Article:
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Why buy a lobster when you can buy the trap?

Two brothers are selling more than just lobsters from their waterfront business. They're selling the Maine lobstering experience — and it doesn't come cheap.
Marketing Lobster
John Ready, left, and his brother Brendan pose with lobsters on a wharf in Portland, Maine. Robert F. Bukaty / AP
/ Source: The Associated Press

Two brothers are selling more than just lobsters from their waterfront business. They're selling the lobstering experience — and it doesn't come cheap.

For $2,995 a year, customers buy the rights to all the lobsters caught in a designated trap off the rocky Maine coast — at least 40 crustaceans a season, probably more — and have them shipped whenever and wherever they want.

It's a concept similar to farming co-ops where people lay down money up front in return for a share of a farm's harvest during the growing season. John and Brendan Ready's customers know who's putting food on the table. Customers know the lobstermen, what their boats look like and where the traps are set. Daily updates are available on the Internet.

The Readys, owners of Ready Seafood on Hobson's Wharf, are selling the mystique of lobstering, where seasoned salts in foul-weather gear haul in lobsters from the ocean depths much the same way it's been done for more than a century. Lobstermen who work with the Readys benefit by getting free traps and a premium of 40 cents per pound for the lobsters caught in them.

Markets for the "Catch a Piece of Maine" program include businesses and well-heeled individuals with an interest in knowing where their food comes from.

"We've created a way to add more value to seafood," said John Ready. "This is our way of trying to hit a new market segment."

While it's relatively easy for people to meet farmers at farmers markets or co-ops, it's not as easy to meet the fishermen who supply the nation's seafood. So the Readys let their customers "meet" their lobstermen online, reading their biographies, looking at their boats and discovering their thoughts about their livelihoods.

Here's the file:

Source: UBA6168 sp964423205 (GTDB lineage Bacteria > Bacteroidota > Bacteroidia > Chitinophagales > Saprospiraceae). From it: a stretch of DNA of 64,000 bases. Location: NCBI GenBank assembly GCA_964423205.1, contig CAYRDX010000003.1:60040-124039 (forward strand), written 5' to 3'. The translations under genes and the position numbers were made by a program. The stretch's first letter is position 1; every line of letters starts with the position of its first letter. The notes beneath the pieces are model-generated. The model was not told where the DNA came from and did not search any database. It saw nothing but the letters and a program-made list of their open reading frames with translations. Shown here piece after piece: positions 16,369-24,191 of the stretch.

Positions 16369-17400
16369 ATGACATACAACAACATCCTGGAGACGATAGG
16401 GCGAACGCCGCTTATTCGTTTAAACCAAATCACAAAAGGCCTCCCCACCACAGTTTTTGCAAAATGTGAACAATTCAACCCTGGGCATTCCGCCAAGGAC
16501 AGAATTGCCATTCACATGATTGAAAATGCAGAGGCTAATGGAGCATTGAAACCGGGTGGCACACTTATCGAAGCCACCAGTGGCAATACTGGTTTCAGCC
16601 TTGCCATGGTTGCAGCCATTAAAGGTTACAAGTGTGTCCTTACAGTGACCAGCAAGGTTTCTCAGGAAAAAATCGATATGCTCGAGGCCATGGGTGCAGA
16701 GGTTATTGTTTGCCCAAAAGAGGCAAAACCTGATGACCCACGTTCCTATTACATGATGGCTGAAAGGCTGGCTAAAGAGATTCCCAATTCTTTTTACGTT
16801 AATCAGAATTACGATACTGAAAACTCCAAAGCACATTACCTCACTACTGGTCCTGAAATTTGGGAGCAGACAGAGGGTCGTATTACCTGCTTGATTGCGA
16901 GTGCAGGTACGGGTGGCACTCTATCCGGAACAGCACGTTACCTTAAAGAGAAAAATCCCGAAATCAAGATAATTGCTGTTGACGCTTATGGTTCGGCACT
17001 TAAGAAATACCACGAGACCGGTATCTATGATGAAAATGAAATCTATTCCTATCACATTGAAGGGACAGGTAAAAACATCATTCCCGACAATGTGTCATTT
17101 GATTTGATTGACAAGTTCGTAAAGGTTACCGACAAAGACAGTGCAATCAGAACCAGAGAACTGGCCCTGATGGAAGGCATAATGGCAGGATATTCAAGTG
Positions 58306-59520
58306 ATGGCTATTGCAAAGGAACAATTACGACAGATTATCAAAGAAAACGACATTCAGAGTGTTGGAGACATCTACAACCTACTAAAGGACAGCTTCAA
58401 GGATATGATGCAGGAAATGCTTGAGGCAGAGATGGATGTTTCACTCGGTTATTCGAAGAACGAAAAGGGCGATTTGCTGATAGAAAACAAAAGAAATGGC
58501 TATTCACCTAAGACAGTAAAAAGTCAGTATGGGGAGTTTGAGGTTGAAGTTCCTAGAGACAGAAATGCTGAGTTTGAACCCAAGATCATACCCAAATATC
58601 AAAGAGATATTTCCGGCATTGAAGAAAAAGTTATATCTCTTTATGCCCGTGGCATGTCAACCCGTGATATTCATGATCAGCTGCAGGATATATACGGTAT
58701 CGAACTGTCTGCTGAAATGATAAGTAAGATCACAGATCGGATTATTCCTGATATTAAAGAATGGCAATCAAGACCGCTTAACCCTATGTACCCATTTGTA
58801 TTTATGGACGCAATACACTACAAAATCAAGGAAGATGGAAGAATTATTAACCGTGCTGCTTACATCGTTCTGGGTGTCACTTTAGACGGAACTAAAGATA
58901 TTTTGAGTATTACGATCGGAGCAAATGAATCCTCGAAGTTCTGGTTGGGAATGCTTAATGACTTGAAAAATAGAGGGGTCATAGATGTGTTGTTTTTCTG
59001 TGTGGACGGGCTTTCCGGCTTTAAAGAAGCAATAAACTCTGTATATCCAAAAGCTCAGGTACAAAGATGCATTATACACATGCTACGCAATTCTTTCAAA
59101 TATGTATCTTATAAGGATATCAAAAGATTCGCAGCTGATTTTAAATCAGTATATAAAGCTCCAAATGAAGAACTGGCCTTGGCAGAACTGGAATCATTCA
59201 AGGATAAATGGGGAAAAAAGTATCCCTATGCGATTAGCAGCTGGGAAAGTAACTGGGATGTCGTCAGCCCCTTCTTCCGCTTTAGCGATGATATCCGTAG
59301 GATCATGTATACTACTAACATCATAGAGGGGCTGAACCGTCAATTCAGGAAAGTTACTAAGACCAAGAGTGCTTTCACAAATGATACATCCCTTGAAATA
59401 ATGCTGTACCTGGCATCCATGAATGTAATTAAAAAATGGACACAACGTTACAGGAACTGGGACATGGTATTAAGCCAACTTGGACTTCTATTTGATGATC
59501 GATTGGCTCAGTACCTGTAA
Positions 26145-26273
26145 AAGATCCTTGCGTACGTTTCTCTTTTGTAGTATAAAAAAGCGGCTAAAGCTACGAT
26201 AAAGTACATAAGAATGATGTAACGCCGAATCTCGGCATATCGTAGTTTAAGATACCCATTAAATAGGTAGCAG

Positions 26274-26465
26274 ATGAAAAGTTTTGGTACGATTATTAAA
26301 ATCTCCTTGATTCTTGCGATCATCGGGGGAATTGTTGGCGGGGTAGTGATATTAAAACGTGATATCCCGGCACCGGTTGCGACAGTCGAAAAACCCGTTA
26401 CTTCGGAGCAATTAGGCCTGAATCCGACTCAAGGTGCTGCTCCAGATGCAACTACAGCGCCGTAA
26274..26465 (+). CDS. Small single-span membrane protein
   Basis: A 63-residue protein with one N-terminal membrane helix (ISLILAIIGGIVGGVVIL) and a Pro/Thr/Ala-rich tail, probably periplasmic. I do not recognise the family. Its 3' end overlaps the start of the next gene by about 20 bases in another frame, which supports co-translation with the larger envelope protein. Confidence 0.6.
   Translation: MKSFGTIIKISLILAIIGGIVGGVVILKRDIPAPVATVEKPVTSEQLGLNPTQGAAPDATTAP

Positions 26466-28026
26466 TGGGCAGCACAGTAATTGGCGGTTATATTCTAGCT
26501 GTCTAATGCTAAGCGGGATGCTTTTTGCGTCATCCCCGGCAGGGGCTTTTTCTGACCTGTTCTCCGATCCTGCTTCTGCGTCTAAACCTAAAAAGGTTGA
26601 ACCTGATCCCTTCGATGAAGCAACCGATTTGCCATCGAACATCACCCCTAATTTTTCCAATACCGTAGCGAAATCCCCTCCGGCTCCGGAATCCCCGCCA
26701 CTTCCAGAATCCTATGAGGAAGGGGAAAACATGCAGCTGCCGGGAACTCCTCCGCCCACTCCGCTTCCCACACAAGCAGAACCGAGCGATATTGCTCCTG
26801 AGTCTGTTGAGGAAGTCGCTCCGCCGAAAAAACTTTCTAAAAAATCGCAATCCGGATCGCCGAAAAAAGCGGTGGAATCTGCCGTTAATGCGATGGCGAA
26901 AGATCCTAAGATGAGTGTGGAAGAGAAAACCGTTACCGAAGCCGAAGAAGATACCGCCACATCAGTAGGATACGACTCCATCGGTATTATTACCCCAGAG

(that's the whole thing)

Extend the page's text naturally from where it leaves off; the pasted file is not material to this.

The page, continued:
One of those lobstermen, John Butler, writes that lobstering is a way of life for him. "Where else can you see majestic whales, jumping bluefin tuna, seals and countless sea birds when you go to work? Fog, salt air, waves crashing over the bow, sea spray in your face," wrote Butler, skipper of the Sylena B.

That connection is important for consumers who want to know more about their food, said Dane Somer, executive director of the Maine Lobster Promotion Council.

"There's a person behind it, saying 'Yes, I'm harvesting these lobsters and doing it in a sustainable way, and here's where it comes from,'" Somer said.

Lobster is synonymous with Maine, where last year's harvest of 73 million pounds was valued at nearly $300 million. The catch in recent years is double and even triple what it was in decades past, forcing lobster dealers to find new markets for all that product.

The Readys learned about lobstering at a young age and were pulling their own traps from a 16-foot skiff before they were out of elementary school. After graduating college in 2004, they started Ready Seafood together.

The brothers, who are 27 and 25, continued lobstering while building up a wholesale business buying lobsters from other fishermen and selling to restaurant and retail accounts nationwide. They launched "Catch A Piece of Maine" in October.

For the program, the brothers are selling the catches from 400 traps — 50 traps each from eight lobstermen, including the Readys themselves, in the Portland area.

During the May-December season, customers are guaranteed at least 40 lobsters from each trap. But the Readys expect the catch to be closer to 50 lobsters.

If a customer receives 50 lobsters, that would add up to $60 per lobster. Each shipment also includes clams, mussels, a Maine-made dessert, bibs, cooking instructions and a gift card, plus free shipping.

So far, the Readys have sold the rights to about 30 traps. Their customers include financial institutions, CEOs of small companies and a few individuals. About a third are from Maine with the rest scattered about, as far away as California.

Todd Colpitts, senior vice president at Atlantic National Trust in Portland, bought a trap so he can give away lobsters to clients and potential customers. Besides giving lobsters as gifts, he figures he'll have a great story to tell about the lobsterman who caught them and how the catch can be tracked on the Internet.

"It's such a unique idea. If you have a customer or somebody you'd like to do business with, you can send a bottle of wine and that's nice, but there's not much to talk about afterward," he said.

Bryson Voirin, who runs an outdoors adventure company based in Florida, signed up after visiting Portland on vacation and going out on a lobster boat. He liked the idea of supporting lobstermen and sustainable fishing practices, and he plans to send his catch to family members and his clients.

"Sending a lobster gift basket for Christmas to my best clients is a great way to remind them of my appreciation for their business," Voirin said. "They not only get the lobsters, but also the experience I had on my trip to Maine of (a lobsterman's) way of life."

Some are skeptical about what the Readys are doing, saying "Nobody's going to pay that much" or "Who would want to do this?" Somer said.

But he thinks it'll succeed.

"It's something no one else is doing," Somer said. "They are the pioneers."